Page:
by Matt Rosenberg September 7th, 2010
OVERVIEW: The Office of the Washington State Insurance Commissioner provides an online database for consumers to check on disciplinary and administrative actions taken against insurance providers. The commissioner’s office also provides another database through which consumers can check on the financial standing of long term health insurance providers.
Related: Public Data Ferret radio segment on KOMO-AM 1000, Seattle, 9/8/10
REVIEWING DISCIPLINARY ACTIONS AGAINST INSURANCE PROVIDERS:
1. Checking a specific provider. At the 2002-2010 Disciplinary or other Actions database main page, you can enter the name of an insurance provider in the search bar and click “submit” to see what results are returned. Be aware that different insurance companies sometimes have very similar names. Results display actions taken by the state, each linked to at its own summary page, which in turn contains a link to the actual Insurance Commissioner’s Office document detailing the action and response.
DEMO – STATE FARM: For instance, if you enter “State Farm,” the results show six disciplinary actions in the 2002-2010 state database. Two of the six listed actions were relatively minor. The four others follow.
- In 2010, the company paid a $6,500 fine for accepting applications for long-term care insurance from agents who failed to comply with state requirements for continuing education (consent order).
- Another 2010 action against the company levied a $16,000 fine with $4,000 of that amount suspended, for the same reasons (consent order).
- In 2008, the company was fined $25,000, with $10,000 suspended, for overcharging 2,134 auto insurance policyholders by almost $600,000 total, by dropping their multi-vehicle discounts due to an error during a computer system upgrade. The mistakenly revoked discounts were paid back, with 5 percent interest (consent order).
- In 2008, the company also paid a $5,000 fine for issuing “adverse action” notices to 38,000 homeowners insurance applicants on the basis of poor credit scores, but failing as required under state law to explain the actions further or offer information about available corrective actions (consent order).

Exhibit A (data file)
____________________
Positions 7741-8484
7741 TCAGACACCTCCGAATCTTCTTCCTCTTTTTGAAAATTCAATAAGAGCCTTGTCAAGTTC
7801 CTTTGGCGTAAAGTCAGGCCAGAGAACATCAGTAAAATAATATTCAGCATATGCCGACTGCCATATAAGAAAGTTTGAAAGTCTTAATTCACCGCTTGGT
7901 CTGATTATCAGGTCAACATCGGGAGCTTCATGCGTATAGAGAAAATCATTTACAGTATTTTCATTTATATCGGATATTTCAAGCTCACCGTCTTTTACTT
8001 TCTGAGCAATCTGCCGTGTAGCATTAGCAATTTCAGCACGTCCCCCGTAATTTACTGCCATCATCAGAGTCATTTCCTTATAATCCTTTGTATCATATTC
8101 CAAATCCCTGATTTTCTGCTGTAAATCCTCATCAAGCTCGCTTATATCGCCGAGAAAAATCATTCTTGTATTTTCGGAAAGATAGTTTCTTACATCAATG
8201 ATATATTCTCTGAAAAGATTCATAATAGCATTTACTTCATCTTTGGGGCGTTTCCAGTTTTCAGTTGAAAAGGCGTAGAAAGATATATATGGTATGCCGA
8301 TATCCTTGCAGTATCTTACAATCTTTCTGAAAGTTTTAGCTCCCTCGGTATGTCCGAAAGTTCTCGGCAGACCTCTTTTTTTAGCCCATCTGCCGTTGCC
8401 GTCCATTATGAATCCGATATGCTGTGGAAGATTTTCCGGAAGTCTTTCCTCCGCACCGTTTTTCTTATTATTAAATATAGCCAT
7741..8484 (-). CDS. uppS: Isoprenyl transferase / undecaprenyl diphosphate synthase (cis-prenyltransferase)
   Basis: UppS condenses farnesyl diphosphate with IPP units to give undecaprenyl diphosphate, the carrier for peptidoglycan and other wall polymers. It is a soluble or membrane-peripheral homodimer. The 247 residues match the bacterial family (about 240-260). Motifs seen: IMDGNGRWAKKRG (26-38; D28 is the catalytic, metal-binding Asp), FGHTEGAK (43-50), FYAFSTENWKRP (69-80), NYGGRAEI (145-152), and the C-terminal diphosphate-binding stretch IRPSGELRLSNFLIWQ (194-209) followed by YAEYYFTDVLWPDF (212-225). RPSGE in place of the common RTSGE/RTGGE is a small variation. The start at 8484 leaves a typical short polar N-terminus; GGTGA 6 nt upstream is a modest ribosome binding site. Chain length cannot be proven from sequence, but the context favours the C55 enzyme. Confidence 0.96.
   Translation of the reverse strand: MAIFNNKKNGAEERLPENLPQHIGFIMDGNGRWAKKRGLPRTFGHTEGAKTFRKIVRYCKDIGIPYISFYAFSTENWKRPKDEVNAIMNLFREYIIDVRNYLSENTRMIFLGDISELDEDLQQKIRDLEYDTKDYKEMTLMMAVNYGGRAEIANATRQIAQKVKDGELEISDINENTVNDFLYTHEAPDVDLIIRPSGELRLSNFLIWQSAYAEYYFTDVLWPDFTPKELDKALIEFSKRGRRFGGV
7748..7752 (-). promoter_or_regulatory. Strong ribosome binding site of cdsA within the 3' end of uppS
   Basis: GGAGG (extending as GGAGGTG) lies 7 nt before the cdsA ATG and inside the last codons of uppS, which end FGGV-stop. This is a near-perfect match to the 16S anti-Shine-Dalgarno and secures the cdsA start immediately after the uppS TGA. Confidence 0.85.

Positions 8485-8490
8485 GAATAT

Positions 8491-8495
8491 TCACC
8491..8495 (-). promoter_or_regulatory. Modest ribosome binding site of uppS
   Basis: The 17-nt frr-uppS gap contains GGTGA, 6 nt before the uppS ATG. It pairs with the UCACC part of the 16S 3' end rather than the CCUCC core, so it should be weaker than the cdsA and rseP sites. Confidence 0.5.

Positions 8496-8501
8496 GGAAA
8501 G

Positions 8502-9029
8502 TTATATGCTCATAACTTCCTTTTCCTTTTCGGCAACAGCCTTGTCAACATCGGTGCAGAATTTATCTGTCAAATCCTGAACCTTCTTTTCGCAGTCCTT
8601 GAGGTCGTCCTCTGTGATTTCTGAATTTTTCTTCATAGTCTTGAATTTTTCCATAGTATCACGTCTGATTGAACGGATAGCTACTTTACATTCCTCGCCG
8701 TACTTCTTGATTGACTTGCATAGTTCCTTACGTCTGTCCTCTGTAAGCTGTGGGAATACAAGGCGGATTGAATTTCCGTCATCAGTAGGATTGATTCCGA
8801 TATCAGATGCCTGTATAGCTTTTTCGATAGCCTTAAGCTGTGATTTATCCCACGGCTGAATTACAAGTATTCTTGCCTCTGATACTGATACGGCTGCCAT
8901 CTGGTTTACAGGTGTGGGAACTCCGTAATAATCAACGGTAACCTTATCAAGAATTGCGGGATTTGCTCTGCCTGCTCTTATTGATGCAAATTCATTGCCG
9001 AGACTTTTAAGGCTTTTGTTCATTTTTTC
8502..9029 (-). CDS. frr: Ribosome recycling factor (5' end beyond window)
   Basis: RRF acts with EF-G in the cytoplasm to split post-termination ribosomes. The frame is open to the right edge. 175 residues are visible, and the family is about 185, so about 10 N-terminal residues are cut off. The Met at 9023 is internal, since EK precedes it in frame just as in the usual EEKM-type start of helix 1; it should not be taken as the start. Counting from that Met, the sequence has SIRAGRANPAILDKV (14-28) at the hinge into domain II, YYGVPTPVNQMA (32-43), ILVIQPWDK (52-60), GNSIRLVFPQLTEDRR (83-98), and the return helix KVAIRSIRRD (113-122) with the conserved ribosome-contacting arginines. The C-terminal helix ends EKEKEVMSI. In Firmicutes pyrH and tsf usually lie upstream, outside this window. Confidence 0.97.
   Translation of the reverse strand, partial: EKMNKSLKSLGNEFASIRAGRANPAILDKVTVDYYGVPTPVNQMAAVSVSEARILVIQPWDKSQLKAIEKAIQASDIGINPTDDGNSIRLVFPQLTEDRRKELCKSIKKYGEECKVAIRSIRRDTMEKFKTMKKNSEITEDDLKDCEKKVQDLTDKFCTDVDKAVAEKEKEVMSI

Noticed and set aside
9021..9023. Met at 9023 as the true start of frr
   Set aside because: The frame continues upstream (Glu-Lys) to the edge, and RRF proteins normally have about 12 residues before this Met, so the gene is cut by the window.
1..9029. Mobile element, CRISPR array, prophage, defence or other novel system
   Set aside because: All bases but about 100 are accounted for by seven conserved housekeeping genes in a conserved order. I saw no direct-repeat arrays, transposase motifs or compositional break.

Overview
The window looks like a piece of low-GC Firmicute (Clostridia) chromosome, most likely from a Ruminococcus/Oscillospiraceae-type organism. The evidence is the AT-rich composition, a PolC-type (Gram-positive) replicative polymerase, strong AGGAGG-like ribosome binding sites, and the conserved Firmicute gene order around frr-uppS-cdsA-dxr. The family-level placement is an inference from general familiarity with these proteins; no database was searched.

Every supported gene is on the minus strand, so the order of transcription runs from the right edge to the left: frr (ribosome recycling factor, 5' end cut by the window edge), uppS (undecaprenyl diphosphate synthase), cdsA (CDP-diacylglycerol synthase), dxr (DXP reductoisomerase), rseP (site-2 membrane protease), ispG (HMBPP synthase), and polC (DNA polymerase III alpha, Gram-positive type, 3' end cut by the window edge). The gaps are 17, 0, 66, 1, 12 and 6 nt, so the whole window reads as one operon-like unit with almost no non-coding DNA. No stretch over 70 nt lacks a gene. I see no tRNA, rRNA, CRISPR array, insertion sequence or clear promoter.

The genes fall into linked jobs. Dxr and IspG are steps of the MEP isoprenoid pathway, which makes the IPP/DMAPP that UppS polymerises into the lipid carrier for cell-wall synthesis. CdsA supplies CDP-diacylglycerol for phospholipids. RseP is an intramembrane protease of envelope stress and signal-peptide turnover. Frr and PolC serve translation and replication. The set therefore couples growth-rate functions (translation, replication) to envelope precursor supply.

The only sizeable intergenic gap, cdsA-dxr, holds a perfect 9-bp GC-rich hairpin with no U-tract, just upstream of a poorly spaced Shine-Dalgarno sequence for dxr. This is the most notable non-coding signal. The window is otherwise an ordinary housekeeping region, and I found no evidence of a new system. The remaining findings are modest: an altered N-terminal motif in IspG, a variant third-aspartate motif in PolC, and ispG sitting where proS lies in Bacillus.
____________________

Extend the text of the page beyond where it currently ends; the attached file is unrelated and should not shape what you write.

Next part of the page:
2. Checking a specific year: The 2010 database shows 151 different disciplinary or related actions have been taken against insurance providers in Washington State. Violations most often reported include failure to provide identifying information, failure to maintain minimum required financial reserves, failure to report prior criminal convictions, misappropriation of premiums, and deceptive marketing.
- The principal of an insurance agency operating in Longview, Wash. and Castle Rock, Wash. had her license revoked for misappropriating for her personal use 66 premium payments from customers over a six-month period. She never remitted the payments for coverage to Farmers Insurance, as promised. The company detected the fraud and credited the payments to policies for the customers (order of license revocation).
- A Bellevue, Wash. insurance agent had his license revoked after a felony conviction for pocketing his deceased mother’s Veterans Administration benefits checks for more than three years (order of license revocation).
- A Kent, Wash. insurance agent had his license revoked for misappropriating a premium payment from a commercial client, and disappearing (order of license revocation).
- A Lynnwood, Wash. insurance agent had his license revoked for failing to disclose four prior convictions for felony grand theft (order of license revocation).
- A Wilsonville, Ore. insurance company had its Washington license revoked after its Oregon license was rescinded for a series of ethical lapses including misrepresenting an uninsured client as insured, and accepting premium funds but failing to execute promised purchases of policies (order of license revocation).
- A Karachi, Pakistan company was ordered to cease and desist marketing to Washington consumers a supposed comprehensive health insurance plan which turned out to be an accident policy of extremely limited applicability, and to replace those policies sold in Washington with what was promised (order to cease and desist).
- A Warwick, Rhode Island insurance company agreed to pay a $45,000 fine with $20,000 suspended, for various violations including unauthorized coverage expansions and resulting inflation of premiums on antique auto policies; and improper withholding of discounts on certain “mature homeowners” policies for which refunds totaling $190,000 were later issued to 496 customers (consent order).
- A Phoenix insurance company was declared insolvent in Arizona courts and its license to operate in Washington was revoked (order of revocation).
- A New York based insurance company’s license was revoked for failing to maintain minimum capital of surplus of $6,000,000 as required by state law (order revoking certificate of authority).
REVIEWING FINANCIAL DATA OF HEALTH CARRIERS
Consumers can also use the Health Carrier Information Comparison tool at the Insurance Commissioner’s Web site to review the ratio of claims paid to preium payments received (medical loss ratio), administrative costs, average monthly premiums, amount of surplus, and profit margins.